1. Is cookie information personal information? Article 1 of the Interpretations on Cases Involving Infringement of the Personal Information of Citizens expressly places “various types of information recorded in electronic or other methods, that alone or in combination with other information can identify the identity of a specific natural person or reflect details of the activities of a specific natural person, including his or her name, ID card number, correspondence information, address, account password, property details, whereabouts, etc” within the scope of personal information. In addition to following up on this concept, the Information Security Technology – Personal Information Security Specification sets forth examples of personal information. It places the individual’s online history (user operation records stored in web logs, including website browsing history, software use history, click history, etc.) and information on the equipment regularly used by the individual (including hardware serial numbers, equipment MAC addresses, software libraries, unique equipment identifiers (e.g., IMEI/android ID/IDFA/OPENUDID/GUID, SIM card IMSI information, etc.) within the scope of personal information. Based on this principle, the principle determined in the Baidu cookie case to determine personal information had been superseded.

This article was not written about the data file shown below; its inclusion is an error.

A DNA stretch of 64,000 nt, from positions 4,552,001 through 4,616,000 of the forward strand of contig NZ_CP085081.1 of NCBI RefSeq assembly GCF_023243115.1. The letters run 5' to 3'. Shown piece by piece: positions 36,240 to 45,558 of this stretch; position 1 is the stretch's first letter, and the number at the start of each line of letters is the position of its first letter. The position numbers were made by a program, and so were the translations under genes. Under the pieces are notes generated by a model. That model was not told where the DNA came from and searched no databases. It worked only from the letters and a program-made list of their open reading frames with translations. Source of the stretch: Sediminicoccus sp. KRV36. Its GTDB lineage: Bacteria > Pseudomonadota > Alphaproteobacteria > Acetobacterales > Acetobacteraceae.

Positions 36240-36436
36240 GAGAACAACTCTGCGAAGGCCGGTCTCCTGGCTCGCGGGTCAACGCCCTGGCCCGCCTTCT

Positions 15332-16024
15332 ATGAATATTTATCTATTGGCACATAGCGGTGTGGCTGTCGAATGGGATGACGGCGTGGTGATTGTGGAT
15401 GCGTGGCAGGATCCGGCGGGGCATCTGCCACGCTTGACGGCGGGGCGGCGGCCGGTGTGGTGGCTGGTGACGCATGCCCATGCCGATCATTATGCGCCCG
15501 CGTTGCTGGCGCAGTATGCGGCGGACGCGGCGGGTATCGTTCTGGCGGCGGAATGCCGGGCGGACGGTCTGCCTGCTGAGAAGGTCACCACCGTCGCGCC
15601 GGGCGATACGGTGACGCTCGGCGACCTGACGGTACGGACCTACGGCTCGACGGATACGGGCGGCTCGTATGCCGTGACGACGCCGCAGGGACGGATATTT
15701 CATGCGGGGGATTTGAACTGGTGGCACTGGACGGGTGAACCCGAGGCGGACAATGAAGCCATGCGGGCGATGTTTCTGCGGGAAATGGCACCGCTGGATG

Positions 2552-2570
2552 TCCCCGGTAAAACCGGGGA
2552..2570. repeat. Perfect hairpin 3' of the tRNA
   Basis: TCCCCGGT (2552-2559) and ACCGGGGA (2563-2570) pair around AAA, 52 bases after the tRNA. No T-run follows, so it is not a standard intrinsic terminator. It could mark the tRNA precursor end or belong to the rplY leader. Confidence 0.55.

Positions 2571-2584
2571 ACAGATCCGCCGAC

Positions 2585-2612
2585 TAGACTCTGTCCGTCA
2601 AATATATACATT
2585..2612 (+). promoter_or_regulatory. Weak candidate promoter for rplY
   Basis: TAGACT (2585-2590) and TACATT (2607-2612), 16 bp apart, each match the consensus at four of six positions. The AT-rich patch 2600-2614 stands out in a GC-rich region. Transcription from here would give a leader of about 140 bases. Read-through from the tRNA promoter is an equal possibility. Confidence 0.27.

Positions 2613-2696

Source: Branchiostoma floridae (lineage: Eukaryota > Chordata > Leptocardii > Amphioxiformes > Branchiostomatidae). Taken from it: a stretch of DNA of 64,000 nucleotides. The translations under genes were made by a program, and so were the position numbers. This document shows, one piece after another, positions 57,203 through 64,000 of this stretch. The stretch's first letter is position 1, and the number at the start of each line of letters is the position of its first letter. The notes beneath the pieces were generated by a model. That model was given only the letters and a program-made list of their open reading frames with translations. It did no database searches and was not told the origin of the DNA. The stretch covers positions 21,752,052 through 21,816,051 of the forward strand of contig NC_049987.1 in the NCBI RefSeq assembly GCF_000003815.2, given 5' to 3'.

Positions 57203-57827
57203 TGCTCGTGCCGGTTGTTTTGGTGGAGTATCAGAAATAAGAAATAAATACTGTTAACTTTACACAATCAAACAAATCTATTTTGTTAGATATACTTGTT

2. Whether the user is adequately informed about the way cookie information is acquired and used? The Cybersecurity Law and other such laws, regulations and specifications have established the principle of express consent in respect of the collection and use of information. As defined in the Information Security Technology – Personal Information Security Specification, before the collection of such data, the related subject shall be expressly informed of the types of personal information to be collected by different business functions of the product or service offered, as well as the rules of collection and use, and shall grant his/her consent. Furthermore, the authorization and consent thereof needs to be secured from the subject of such information. Express consent signifies that the content of the notification on the web page and any information prohibiting the use of a certain app should be relatively prominently displayed and easy for the user to distinguish and read.

Wu Weiming is a senior partner at AllBright Law Offices